Raising the rate of Newstart by just $75 a week would lead to more Australians in employment, increase consumer spending and boost wages, according to a new economic report.
Financial firm Deloitte analysed the current rate of the jobseekers allowance and found that increasing the payment by just $10.71 a day would not only make the payment more fair, but would also benefit the overall Aussie economy.
The report, which was commissioned by the Australian Council of Social Service (ACOSS), recommended the increase – which would set the federal budget back $3.3 billion a year. However around a quarter of that figure would be recovered through increased tax due to the larger economy.
“This report confirms what we knew,” said ACOSS CEO Dr Cassandra Goldie. “An increase to Newstart and Youth Allowance will benefit every single community in Australia, particularly regional communities doing it tough.
“Raising the rate of Newstart and related payments will help hundreds of thousands of people struggling to put a roof over their head and food on the table with an income of less than $40 per day.”
Raising Newstart and Youth Allowance will lift thousands out of poverty and deliver millions of dollars to communities across Australia. #raisetherate #changelives @cassandragoldie opening the briefing of Deloitte Access Economics’ modelling on the benefits of lifting Newstart. pic.twitter.com/Igy6pUSIYY
— ACOSS (@ACOSS) September 16, 2018
Newstart has been the subject of debate recently as the payment has not risen in real terms for more than two decades, however it will increase by $2.20 this week as a result of twice-yearly indexation.
The report also found that the proposed boost to the payment would not only help to tackle poverty and boost the country’s economy, it would also deliver around 12,000 new jobs by 2021, and see wages increase by 0.2 per cent.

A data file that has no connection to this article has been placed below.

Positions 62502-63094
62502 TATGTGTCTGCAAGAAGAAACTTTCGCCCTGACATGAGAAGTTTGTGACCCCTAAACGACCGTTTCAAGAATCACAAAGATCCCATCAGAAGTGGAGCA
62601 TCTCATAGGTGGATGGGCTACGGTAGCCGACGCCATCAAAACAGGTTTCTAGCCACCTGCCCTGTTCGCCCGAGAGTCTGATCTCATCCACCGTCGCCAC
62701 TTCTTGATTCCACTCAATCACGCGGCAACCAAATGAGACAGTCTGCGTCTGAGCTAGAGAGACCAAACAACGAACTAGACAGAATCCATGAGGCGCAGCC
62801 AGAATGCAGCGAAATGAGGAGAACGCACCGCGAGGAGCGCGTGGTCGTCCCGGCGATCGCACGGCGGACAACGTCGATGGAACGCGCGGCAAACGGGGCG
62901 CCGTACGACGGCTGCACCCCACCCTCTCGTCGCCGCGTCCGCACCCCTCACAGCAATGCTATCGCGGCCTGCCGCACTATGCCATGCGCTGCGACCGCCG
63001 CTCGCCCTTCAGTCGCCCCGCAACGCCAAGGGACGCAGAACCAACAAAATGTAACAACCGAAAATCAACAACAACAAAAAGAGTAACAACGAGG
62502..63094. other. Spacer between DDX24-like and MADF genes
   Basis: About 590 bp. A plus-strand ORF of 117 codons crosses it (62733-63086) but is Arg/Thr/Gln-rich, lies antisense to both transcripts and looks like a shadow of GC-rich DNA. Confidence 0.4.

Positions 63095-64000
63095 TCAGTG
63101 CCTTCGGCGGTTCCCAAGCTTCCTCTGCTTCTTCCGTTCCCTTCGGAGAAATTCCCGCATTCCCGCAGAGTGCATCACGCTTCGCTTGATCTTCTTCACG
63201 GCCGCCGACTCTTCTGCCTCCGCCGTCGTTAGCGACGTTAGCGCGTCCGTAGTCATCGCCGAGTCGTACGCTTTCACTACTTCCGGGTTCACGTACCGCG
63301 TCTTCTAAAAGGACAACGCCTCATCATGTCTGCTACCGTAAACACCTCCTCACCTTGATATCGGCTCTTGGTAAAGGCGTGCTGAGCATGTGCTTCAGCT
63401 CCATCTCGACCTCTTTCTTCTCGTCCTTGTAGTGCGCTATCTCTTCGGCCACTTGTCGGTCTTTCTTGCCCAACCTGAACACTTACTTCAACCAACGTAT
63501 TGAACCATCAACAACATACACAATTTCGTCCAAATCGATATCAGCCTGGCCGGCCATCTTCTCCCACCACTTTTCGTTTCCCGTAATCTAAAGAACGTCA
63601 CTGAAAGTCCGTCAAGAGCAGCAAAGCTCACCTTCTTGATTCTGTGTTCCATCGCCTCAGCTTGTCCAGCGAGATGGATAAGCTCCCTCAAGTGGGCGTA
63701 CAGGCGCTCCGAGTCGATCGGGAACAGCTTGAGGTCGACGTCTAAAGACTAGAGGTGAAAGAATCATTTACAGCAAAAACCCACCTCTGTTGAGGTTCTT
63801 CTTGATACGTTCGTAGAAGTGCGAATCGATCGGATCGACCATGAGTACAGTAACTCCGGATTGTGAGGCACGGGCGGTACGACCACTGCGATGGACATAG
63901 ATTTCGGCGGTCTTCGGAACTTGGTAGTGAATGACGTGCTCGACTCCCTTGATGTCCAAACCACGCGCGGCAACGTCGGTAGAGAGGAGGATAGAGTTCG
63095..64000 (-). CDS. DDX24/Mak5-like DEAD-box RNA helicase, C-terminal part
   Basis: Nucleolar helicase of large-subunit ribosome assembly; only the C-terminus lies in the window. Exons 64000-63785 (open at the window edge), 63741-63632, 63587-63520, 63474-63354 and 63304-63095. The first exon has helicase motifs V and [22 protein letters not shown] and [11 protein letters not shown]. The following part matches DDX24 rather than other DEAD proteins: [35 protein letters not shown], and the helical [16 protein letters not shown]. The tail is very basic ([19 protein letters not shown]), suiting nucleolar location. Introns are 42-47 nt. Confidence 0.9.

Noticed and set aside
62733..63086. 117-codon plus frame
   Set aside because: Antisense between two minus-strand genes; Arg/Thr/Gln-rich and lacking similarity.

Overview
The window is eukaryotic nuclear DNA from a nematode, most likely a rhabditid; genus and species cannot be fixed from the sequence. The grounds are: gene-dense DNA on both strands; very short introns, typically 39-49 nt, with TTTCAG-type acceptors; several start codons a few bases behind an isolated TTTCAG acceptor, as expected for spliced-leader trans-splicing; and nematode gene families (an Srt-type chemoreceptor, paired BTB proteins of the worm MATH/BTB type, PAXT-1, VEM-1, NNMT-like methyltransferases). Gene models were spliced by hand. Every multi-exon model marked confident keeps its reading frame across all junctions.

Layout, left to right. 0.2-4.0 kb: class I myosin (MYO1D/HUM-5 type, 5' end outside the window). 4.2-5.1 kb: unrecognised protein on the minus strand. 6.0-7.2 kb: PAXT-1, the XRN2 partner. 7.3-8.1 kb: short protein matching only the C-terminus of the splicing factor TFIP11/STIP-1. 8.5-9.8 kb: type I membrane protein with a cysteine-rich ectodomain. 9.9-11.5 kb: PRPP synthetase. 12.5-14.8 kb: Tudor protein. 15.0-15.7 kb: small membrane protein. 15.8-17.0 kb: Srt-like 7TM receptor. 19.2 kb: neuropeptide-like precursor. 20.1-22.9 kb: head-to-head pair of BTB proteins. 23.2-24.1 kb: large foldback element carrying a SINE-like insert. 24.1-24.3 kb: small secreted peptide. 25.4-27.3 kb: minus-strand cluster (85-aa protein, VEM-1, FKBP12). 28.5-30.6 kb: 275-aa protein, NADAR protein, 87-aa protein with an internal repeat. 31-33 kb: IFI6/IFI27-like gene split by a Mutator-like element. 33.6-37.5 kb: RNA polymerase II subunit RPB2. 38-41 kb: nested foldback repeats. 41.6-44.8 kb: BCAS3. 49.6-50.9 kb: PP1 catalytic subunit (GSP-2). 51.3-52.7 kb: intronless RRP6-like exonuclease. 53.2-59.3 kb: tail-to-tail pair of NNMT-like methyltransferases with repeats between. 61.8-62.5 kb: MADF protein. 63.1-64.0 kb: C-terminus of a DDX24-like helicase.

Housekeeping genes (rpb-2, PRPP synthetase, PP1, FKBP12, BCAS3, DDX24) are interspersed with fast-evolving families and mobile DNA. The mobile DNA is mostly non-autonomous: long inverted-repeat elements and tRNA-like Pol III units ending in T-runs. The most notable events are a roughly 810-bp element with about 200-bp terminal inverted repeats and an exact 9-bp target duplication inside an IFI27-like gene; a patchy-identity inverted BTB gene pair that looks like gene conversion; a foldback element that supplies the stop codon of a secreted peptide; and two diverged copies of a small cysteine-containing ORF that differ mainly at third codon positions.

However, while the report acknowledged that the finacial benefits would “tend to fade over time”, it argued that “the most compelling reasons to adopt this reform revolve more around fairness than they do around prosperity”.
Goldie added: “We call on all Federal Politicians to do what is right for our communities, and increase Newstart and Youth Allowance by $75 per week as a matter of urgency. Not only is it the right thing to do as a matter of social justice, it will provide the necessary economic boost regional economies so desperately need.”
Recently, Starts at 60 revealed that older Aussies are actually spending longer on the dole than unemployed people in their 20s, debunking the “myth” that Newstart is a young person’s payment.
The findings, collated by the Australian Bureau of Statistics and analysed by The Benevolent Society, revealed that there were 174,532 Aussies aged 55 to 64 signed on, compared to 156,664 between the ages of 25 and 34. While there are more older Aussies simply in receipt of the benefit, the data also showed that unemployed Australians, aged 60-64, remain on the unemployment benefit for an average of 187 weeks before signing off, compared to 104 weeks for those aged 25-29.
And, whereas ‘signing off’ for younger generations means the recipient has landed a job, in many cases with older Aussies the ceasing of payments can often be explained by a transition to the Age Pension, after reaching the age of 65.
Joel Pringle from The Benevolent Society said these figures show an alarming number of older people are “stuck on Newstart in the years leading up to retirement”, which then contributes to the increasing problem of pension poverty suffered by recipients of the Age Pension.